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Value proposition canvas.png



60 minutes

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  • A big sheet of paper, minimum size A3, or value proposition canvas

  • Markers and pens of different colours

  • Sticky notes

  • Magazines to cut or pictures etc. to download

  • Scissors and glue

  • Any other potential material for the value proposition

What is this tool and what is its purpose and benefit?


The value proposition canvas helps you to understand customers’ needs and build your understanding of how a service could address these. It can help businesses and organisations make decisions related to markets, market positioning, and strategy. During the testing phase, the value proposition canvas can be used to verify that the proposed value and benefit of the service are in line with the customer’s needs, identified at the research phase. Once these have been verified, it can also be used as a guideline for values at the Exiting phase during the finalisation and follow-up activities of the service.


Steps how to use this tool in practice

The same steps apply when working individually, in pairs or in a group.


Download or print the value proposition canvas and write on the top of it the name of your project, and service that you have selected.


Start by focusing on the customer profile on the right side of the canvas with the customer's jobs, pains, and gains listed.

  1. Take the research data and select a customer profile from there or if you have used the persona tool in your project, you can select one of the personas. If you select a persona, this should represent a typical customer.

  2. Start by adding the jobs, i.e. the tasks that the selected persona, the customer, tries to complete and solve with the selected service. Think about the motivations behind these tasks. For example, are these emotionally, socially or internally motivated, or functional-practices. Identify the most important jobs. For example, the need to get to a swimming hall that is far away.

  3. Next, identify the problems, pains, of the customer and prioritise them according to their severity. Pains are obstacles and elements that hinder the customer to reach the aim of feeling good. In the swimming hall example, taking too much time to travel or bus tickets being too expensive can lead to negative consequences, such as not being able to practice for a swimming competition.

  4. Thirdly, add gains, the benefits, that the customer gets or wishes to get by using the service, such as getting to the location with a public transportation to be able to train swimming. Prioritise these too according to their importance.


Start filling in the left side of the value proposition canvas that covers products and services, gain creators and pain relievers.

  1. Start by listing all products and services, including their features and benefits, offered to the customers, that may help the customer to solve the problem, such as different kinds of bus tickets, including student discount tickets. These correspond to the jobs.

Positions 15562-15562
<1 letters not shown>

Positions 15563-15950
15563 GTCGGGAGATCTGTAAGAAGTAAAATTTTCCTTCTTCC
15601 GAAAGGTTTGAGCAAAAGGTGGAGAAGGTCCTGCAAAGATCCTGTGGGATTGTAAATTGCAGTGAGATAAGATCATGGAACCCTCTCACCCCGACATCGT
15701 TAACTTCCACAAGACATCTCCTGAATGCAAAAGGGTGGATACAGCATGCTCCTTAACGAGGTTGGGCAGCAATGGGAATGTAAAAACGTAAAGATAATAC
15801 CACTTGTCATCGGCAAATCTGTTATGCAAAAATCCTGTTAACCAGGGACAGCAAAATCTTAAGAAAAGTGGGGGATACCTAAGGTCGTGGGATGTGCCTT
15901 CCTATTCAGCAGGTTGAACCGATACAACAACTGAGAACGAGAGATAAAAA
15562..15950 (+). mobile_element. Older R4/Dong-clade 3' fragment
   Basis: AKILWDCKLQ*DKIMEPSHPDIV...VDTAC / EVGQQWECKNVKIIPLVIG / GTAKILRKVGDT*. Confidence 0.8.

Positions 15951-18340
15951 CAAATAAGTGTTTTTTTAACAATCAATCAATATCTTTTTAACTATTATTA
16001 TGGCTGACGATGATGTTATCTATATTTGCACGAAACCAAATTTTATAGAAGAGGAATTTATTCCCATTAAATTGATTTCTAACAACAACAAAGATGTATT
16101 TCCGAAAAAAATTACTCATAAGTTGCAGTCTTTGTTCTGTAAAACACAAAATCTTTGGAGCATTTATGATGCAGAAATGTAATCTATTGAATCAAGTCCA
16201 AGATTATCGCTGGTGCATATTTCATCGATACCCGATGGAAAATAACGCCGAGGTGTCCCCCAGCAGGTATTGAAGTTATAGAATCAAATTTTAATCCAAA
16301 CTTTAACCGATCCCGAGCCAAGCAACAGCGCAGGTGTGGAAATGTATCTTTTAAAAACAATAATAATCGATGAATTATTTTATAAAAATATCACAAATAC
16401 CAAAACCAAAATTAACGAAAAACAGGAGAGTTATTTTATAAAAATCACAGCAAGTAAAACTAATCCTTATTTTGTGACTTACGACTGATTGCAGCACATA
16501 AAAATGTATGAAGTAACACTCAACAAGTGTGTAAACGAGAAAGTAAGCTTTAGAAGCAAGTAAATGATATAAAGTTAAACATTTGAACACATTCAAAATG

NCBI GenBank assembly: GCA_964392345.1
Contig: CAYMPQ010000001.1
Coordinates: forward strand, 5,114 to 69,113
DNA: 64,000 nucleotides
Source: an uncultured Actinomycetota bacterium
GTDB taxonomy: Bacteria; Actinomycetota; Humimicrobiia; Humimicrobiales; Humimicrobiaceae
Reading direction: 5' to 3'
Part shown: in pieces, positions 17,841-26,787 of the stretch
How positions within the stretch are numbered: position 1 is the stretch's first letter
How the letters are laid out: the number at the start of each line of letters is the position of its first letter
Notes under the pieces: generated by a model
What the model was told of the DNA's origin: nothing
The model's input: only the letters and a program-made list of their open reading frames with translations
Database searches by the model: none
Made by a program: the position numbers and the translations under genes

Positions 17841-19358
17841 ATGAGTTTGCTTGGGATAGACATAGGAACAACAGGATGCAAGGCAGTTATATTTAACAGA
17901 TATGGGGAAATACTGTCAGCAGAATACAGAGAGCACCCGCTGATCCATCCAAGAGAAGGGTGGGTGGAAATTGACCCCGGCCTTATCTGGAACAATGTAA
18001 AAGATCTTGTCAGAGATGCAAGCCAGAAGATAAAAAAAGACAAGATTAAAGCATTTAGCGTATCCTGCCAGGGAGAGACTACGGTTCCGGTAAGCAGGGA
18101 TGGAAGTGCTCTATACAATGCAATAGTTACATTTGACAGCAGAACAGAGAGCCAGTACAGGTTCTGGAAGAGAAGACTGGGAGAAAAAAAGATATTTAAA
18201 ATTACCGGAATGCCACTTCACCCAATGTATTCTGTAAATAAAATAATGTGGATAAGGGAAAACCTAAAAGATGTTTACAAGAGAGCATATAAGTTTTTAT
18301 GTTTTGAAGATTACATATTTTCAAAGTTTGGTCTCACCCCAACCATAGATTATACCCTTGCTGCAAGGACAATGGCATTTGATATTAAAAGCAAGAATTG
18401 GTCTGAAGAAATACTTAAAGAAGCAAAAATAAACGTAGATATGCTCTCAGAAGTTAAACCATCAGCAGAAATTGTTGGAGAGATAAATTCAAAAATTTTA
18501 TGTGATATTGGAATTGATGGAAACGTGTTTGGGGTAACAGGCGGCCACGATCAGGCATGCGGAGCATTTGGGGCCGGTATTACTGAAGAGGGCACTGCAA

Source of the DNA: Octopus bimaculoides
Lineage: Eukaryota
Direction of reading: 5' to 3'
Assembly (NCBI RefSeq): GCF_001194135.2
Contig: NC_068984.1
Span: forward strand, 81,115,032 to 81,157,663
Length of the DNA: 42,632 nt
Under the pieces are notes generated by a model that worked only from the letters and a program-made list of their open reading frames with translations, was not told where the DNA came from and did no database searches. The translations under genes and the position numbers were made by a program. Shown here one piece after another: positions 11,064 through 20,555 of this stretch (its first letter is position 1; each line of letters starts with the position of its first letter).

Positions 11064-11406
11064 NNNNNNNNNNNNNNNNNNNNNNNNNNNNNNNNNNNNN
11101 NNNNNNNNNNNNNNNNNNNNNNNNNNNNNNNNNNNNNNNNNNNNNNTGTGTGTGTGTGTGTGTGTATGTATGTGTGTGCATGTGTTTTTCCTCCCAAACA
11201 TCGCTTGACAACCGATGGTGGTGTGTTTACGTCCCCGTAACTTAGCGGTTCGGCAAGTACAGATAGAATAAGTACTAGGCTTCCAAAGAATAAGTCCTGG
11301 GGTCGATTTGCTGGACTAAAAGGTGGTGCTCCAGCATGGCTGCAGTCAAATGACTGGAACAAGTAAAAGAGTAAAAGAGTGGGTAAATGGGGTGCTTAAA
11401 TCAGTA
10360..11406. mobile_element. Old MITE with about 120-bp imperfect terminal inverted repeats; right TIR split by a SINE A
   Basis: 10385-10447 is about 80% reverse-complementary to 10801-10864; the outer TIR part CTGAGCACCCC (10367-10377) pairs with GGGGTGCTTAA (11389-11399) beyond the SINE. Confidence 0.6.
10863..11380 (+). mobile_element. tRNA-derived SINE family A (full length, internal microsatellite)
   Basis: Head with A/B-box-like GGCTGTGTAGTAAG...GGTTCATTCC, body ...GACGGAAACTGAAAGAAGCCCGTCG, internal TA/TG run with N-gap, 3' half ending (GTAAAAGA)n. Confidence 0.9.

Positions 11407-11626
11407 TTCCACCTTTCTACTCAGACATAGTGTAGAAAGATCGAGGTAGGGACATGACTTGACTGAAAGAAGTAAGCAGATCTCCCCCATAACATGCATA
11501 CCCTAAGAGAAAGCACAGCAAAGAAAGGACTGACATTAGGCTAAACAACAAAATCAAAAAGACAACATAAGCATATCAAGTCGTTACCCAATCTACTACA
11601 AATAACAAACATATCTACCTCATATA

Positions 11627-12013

2. Next, list all problems and pain relievers. These could help to relieve emotional, physical, or financial pain. For example, a pain reliever could help ease the stress of not being able to swim, or a student discount ticket could remove the difficulty of getting to the swimming hall.

  3. Last, list all gain creators. These are elements that create something extra, the new and improved added value and customer experience. In the swimming example, the ticket type can make the person happy and able to practice.


Look at the two sides, the customer profile and the value proposition. Think about your service and the customer and select the 3-5 most significant pains and gains related to the task problem to solve. Next, select the 3-5 most essential problem relievers and gain creators from the other side and compare these. Are the two sides balanced? Do the problem relievers and gain creators answer to the pains and correspond to gains? If these are not in balance and match you may need to rethink your service.


Create a value proposition.  If the two sides match, create a few value propositions and eventually select one of them. A value proposition is also called a unique value proposition. It is a short sentence that sums up, in an easy to understand and attractive way, the provided benefit and added value, and that which differentiates the organisation from others.

Tips and hints for using this tool

Once you have defined a value proposition, you can continue it one step further by making a visual presentation board of it for yourself and for your organisation. Try to capture the mood and the core idea of the value proposition. You can use colours, pictures, words and any materials for this that you wish. This visual presentation is a reminder of the service’s core values.



Other tools of this phase

A detailed, specific, written overview of the service.


A matrix to evaluate the quality of the prototypes for final selection.

Evaluation matrix.png

Testing usability of a prototype.

Usability testing.png

Obtaining and analysing customer feedback of touchpoints.

Touchpoint analysis.png

Stakeholders evaluating prototypes.

Evaluation workshop.png

Pilot testing the final prototype before finalising it.

Piloting concept.png
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